Currently viewing the category: "Noctuoids"
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Subject: ID of Butterfly
Location: Southwest Virginia near New River
April 11, 2015 8:21 pm
This little butterfly landed near me on the trail along New River in Southwest Virginia. I haven’t been able to ID it, though I have searched online. Please help!
Signature: Carolyn

Grapevine Epimenis

Grapevine Epimenis

Dear Carolyn,
The reason you are having a difficult time with this identification is that this is a diurnal Owlet Moth, the Grapevine Epimenis,
Psychomorpha epimenis.

No wonder!  Thank you so much!  It’s such a pretty little moth–new to me!  You guys are great!!!

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Subject: Moth
Location: Bakersfield, Ca.
April 8, 2015 11:41 am
Hi, I live in Bakersfield, California. The Verbena is crazy this year (April 2015) and this moth along with a tons of Painted Lady Butterflies are having a ball. I had no idea how many species of moths there are so I am lost trying to ID this one. Can you????
Signature: Thanks, Mary Rosica.

Possibly Owlet Moth

Alfalfa Looper

Dear Mary,
We believe this is a Noctuoid Moth, probably an Owlet Moth in the family Noctuidae, but we haven’t a clue as to anything more specific.  Perhaps one of our readers will be able to provide further information.  We are curious if this moth is strictly diurnal.  See BugGuide if you want to browse through images of Owlet Moths.

Daniel, thanks for a direction to go! I will look for sure. They are very active and almost never stop beating their wings. Was hard to get a still shot with the wings open. Never seen so many and during the day as well. Obviously, my cat Ebby finds all the activity very fascinating.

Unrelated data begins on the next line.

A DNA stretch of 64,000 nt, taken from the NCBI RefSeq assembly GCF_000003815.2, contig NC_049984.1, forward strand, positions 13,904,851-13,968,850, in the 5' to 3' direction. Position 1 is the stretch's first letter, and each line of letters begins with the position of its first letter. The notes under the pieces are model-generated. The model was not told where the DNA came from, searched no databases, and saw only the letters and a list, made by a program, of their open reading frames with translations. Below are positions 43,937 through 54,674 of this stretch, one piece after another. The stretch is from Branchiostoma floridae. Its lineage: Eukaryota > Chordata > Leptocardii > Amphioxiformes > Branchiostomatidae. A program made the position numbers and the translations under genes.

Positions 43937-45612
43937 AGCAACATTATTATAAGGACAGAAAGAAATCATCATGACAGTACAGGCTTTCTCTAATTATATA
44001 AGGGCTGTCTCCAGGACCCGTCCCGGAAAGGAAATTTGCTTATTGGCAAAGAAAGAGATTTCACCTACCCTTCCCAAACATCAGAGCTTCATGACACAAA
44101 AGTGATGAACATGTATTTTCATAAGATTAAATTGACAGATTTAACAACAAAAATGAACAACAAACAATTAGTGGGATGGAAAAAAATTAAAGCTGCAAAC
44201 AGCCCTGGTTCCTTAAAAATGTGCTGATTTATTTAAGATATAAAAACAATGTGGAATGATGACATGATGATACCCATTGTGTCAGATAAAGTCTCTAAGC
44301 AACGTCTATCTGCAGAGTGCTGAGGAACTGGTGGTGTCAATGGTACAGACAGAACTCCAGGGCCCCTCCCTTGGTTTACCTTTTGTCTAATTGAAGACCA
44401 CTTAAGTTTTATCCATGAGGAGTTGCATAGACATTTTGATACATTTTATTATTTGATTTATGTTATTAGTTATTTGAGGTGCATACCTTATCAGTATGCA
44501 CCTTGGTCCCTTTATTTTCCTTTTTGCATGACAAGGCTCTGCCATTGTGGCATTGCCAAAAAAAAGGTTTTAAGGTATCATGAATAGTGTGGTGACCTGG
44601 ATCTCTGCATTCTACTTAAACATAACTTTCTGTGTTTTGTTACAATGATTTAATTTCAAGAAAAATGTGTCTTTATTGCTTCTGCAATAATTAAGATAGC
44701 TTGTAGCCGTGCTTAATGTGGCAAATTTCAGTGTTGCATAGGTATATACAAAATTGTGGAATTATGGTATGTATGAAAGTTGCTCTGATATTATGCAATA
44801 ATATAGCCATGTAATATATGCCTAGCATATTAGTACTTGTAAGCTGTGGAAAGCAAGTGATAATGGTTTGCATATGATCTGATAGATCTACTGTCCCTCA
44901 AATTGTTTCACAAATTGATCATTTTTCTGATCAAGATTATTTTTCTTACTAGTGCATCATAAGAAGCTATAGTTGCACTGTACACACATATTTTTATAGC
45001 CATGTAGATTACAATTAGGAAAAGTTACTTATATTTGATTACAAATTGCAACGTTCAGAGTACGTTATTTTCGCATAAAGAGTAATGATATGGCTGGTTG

Again, thank you!
Mary

Update:  April 10, 2015
We just approved a comment from Ben indicating that this looks like an Alfalfa Looper, Autographa californica, and according to BugGuide:  “adults are active day and night, and are attracted to light.”

Yes!!!! That’s it. Also looked for other pictures on the net under images and found him big as day. You folks are great!! Thank you so much.
Mary

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Subject: black moth with orange and white markings
Location: Missouri, United States
April 4, 2015 3:59 pm
while moving tent caterpillars off of our plum tree, this little pollinator stopped by! I’m glad I got some good pictures. I’m about 85% sure this is a moth but I’d just like to hear your opinion as well and if you can give me the species that’d be much appreciated!
it had fuzzy legs and body, like a moth. with a proboscis like abutterfly.
Signature: Stolz

Grapevine Epimenis

Grapevine Epimenis

Dear Stolz,
We quickly identified your moth on BugGuide as a Grapevine Epimenis,
Psychomorpha epimenis, and according to BugGuide:  “Adult records are mostly from February to July.  Food Larvae feed on the leaves of grape, Vitis (Vitaceae) Common nectar genera: Forestiera, Prunus, Crataegus, Cercis spp.”  Since Plum is in the genus Prunus and it is April, this sighting is very typical.

Grapevine Epimenis

Grapevine Epimenis

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Subject: Flightless moth?
Location: Canberra, ACT, Australia
April 1, 2015 9:49 pm
We found this gorgeous furry moth outside in garden today. It appeared to have deformed wings, but after abit of googling, I wonder, could it be a flightless moth? It seems to have a smooth hard pink sort of plate on the top of it’s head. I’d be interested to know what moth it is, and what kind of caterpillar it is, too, as a couple of months ago my young son picked up “something” which filled his fore finger and thumb with about 100 fine spines. We never found what it was, but suspected a caterpillar. He found it in the same spot we found this moth today! Thanks for your help!
Signature: Furry moth lover